Reason and Meaning behind wearing Yarmulke

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The reason and meaning behind wearing a Yarmulke:

There are numerous reasons brought in Admur behind wearing a skullcap. These include:

  1. Modesty/Tznius
  2. Fear of heaven
  3. Not to follow the statutes of the Gentiles
  4. To openly appear like a Jew.

 

Modesty: [1] Wearing a covering on one’s head is an attribute of modesty and holiness. For this reason by the morning blessing said regarding wearing a hat, the term used is “Oter Yisrael Bisifara”, as by Jews the hat is not worn for physical enjoyment, as is by gentiles, but for a spiritual purpose.

To cover the normally covered parts:[2] Today, in our times, since it is common for everyone to always cover their heads it is always forbidden to walk, or even sit,with one’s head uncovered, as by doing so one reveals an area of the body which is commonly covered, and it is thus immodest.

Drawing down fear of heaven: Wearing a Yarmulke represents fear of heaven[3] and by wearing it one draws upon oneself[4] heavenly awe.[5] [Alternatively it is done out of respect for the Shechina which resides over one’s head.[6]]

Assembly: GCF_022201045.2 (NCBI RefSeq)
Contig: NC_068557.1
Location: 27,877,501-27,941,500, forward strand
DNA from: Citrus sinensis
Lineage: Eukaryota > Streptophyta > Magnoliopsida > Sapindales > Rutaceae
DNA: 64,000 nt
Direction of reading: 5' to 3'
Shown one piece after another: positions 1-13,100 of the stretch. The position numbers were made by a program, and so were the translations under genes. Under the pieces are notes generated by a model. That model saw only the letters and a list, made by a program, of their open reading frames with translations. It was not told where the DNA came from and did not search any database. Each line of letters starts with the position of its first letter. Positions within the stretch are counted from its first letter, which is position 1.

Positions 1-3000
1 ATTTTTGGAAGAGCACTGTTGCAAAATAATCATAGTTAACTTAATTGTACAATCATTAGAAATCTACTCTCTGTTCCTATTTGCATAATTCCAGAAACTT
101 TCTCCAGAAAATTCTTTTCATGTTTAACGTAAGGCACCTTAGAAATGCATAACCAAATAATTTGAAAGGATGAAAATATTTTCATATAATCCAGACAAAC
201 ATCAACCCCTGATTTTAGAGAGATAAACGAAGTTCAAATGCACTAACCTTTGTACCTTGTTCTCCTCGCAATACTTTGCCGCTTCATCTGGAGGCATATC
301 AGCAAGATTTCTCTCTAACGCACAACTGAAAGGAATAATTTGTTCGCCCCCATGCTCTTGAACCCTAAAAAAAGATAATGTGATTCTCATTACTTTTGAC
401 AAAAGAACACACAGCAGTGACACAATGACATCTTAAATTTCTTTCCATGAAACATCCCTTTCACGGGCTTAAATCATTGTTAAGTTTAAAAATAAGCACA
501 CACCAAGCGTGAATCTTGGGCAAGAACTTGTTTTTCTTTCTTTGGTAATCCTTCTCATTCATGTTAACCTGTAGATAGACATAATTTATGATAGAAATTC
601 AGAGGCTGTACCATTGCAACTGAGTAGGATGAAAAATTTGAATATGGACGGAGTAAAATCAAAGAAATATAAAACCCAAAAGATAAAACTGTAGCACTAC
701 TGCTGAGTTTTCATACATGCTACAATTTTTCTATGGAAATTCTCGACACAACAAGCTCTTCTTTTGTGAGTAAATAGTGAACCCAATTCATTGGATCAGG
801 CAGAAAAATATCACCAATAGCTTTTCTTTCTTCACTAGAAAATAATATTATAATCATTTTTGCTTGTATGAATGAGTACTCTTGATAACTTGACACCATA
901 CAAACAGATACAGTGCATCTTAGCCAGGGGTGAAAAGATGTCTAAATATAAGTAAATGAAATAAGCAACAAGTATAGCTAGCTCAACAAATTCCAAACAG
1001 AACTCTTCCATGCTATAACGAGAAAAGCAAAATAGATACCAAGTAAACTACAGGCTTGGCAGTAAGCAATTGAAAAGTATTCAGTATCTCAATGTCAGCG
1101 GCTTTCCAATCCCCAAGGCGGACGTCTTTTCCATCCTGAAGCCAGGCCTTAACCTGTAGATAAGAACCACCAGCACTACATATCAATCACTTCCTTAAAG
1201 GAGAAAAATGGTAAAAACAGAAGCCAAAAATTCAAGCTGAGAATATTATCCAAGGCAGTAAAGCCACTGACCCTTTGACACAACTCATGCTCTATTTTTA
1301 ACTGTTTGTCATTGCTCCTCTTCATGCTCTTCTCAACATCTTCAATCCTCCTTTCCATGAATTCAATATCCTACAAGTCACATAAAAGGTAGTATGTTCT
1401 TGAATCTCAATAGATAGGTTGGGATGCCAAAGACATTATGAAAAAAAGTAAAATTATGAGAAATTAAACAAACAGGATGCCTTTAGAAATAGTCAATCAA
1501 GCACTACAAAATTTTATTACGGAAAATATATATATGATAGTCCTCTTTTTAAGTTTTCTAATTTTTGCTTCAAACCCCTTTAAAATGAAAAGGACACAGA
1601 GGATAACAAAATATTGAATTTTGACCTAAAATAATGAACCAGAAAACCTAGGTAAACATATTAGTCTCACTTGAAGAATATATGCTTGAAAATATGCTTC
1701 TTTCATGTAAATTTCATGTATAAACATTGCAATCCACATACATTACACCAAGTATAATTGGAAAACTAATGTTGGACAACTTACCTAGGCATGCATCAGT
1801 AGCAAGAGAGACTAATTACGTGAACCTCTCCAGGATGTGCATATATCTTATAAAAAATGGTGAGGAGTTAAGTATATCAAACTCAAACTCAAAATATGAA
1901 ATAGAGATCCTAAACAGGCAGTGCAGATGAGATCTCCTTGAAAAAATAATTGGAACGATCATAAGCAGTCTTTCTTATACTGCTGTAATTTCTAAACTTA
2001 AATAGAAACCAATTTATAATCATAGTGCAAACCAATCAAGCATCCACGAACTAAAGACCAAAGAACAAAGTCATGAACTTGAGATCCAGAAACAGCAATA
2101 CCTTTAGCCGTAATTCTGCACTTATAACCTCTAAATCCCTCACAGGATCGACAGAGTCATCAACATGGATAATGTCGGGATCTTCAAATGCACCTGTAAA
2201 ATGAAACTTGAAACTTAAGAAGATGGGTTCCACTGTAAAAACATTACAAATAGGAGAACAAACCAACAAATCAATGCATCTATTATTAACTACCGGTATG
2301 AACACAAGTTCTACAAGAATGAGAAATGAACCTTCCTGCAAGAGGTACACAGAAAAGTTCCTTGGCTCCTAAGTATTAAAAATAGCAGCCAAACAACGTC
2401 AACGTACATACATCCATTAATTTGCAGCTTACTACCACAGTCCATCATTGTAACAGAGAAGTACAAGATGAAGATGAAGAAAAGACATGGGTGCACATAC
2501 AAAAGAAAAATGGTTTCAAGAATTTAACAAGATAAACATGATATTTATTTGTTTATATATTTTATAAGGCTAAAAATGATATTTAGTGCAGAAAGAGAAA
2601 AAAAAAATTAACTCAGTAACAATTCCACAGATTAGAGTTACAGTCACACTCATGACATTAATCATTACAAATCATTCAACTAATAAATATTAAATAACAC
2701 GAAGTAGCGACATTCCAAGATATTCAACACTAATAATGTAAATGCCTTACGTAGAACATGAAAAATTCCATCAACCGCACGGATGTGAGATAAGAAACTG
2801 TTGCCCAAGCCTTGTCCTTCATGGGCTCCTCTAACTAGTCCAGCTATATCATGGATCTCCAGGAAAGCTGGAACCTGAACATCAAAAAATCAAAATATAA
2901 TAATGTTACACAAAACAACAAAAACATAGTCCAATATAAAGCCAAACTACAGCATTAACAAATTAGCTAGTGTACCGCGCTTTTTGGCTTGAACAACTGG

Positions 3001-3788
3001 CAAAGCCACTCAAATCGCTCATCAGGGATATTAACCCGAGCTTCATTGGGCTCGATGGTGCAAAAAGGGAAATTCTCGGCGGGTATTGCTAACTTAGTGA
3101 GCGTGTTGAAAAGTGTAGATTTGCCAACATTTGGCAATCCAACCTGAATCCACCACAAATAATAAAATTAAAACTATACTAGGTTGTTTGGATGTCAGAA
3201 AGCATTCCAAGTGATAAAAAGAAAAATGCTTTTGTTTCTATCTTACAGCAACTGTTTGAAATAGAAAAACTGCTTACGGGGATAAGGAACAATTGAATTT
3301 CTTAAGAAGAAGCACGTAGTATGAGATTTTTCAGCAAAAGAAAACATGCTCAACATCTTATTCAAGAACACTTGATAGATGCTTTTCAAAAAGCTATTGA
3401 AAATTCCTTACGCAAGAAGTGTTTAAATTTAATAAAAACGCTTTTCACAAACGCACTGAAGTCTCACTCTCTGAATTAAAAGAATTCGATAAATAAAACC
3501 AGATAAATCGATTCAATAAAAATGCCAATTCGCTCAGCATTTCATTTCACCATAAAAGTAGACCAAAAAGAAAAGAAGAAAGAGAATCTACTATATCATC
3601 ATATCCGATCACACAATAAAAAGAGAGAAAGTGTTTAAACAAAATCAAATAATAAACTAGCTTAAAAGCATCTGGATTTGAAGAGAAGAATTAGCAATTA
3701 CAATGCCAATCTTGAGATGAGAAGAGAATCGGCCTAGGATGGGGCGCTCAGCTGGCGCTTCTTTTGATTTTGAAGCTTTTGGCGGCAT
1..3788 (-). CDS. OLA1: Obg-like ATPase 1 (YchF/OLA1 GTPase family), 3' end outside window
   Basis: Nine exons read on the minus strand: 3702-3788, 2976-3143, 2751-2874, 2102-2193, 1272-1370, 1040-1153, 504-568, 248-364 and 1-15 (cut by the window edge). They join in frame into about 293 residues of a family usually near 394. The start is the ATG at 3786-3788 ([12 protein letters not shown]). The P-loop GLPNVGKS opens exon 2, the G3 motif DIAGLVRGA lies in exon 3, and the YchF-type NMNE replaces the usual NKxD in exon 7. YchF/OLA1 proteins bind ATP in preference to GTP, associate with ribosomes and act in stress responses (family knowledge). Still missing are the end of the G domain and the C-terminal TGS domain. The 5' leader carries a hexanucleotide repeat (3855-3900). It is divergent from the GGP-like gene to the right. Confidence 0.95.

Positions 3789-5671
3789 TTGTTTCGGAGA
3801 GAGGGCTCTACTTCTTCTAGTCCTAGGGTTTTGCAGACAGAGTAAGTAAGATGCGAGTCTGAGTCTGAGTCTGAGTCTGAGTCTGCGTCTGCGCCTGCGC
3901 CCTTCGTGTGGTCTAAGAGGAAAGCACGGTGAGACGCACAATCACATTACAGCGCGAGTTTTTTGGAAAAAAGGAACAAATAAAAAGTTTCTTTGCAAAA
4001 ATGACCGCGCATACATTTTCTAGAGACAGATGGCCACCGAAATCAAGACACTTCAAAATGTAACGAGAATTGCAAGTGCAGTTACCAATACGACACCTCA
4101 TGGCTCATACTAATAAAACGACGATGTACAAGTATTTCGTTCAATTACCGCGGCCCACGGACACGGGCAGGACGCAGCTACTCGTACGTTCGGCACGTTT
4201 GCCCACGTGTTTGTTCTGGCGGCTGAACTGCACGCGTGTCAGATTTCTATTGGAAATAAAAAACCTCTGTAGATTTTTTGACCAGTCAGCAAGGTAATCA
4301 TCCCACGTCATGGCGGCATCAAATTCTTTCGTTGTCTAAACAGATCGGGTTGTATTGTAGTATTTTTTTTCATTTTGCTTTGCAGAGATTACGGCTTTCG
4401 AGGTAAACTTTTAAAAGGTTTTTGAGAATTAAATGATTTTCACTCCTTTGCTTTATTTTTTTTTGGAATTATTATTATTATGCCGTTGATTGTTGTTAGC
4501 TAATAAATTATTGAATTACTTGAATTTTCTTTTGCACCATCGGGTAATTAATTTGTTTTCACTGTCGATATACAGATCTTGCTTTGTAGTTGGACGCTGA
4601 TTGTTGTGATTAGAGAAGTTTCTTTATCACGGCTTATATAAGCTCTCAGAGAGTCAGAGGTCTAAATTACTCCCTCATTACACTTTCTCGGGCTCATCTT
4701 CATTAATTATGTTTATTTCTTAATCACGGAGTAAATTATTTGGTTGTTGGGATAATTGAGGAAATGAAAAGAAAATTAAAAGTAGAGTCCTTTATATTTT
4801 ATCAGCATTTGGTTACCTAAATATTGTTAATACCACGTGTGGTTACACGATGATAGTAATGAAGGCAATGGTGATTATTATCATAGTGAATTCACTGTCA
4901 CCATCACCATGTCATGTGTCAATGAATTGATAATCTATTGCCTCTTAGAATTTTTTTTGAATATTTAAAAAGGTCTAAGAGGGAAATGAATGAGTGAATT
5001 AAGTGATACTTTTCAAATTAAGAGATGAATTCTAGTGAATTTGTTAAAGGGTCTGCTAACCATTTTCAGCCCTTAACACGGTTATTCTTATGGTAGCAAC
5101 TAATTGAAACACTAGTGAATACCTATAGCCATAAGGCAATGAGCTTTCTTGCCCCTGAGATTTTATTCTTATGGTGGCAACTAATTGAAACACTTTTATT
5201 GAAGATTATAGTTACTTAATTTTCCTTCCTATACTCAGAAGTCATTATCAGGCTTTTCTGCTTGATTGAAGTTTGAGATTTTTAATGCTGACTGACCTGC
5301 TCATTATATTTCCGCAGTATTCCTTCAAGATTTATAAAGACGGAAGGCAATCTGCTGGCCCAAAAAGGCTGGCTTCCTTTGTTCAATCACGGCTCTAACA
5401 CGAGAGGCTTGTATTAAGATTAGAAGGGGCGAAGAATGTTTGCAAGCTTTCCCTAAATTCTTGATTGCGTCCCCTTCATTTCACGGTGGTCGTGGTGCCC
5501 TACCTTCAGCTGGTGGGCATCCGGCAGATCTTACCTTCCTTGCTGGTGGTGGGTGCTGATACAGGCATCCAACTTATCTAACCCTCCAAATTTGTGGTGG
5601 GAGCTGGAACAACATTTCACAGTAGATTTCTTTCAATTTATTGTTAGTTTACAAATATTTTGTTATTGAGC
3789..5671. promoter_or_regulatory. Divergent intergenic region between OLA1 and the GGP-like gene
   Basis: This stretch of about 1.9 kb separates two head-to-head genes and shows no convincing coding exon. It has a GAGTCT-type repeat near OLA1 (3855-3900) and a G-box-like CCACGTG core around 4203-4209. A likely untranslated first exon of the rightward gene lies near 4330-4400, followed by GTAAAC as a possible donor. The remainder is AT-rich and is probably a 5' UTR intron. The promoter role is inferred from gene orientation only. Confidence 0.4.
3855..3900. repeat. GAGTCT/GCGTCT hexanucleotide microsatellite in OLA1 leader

Not to follow the gentiles:[7] In today’s times that the gentiles walk bareheaded while the Jews which are holy cover their head due to modesty, certainly it is an obligation for one to cover his head, and one who walks or even sits without a head covering, like a gentile, transgresses the command of “In their statutes do not follow”.[8] [As well in today’s times wearing a skullcap has additional meaning, being that it represents to others that one is Jewish and holds on to the Jewish faith. Thus this mitzvah is unique being that it is connected to the identification of us being the chosen people.[9]]

 


[1] 46/2

[2] Basra ibid

[3] Kama ibid

[4] Lit “al rosho”

[5] 46/2

[6] Moreh Nevuchim 53 brought in Taz 8/3; Machatzis Hashekel 2/6; See Likkutei Dibburim Likut 32

[7] Basra ibid based on Taz 8/3

[8] This latter statement is missing in many versions of the Shulchan Aruch due to censorship. It does however appear in the original publishing of the Shulchan Aruch and has been reinserted in the new publishing of Kehos.

[9] Rebbe in Shaareiy Halacha Uminhag vol. 5 page 26

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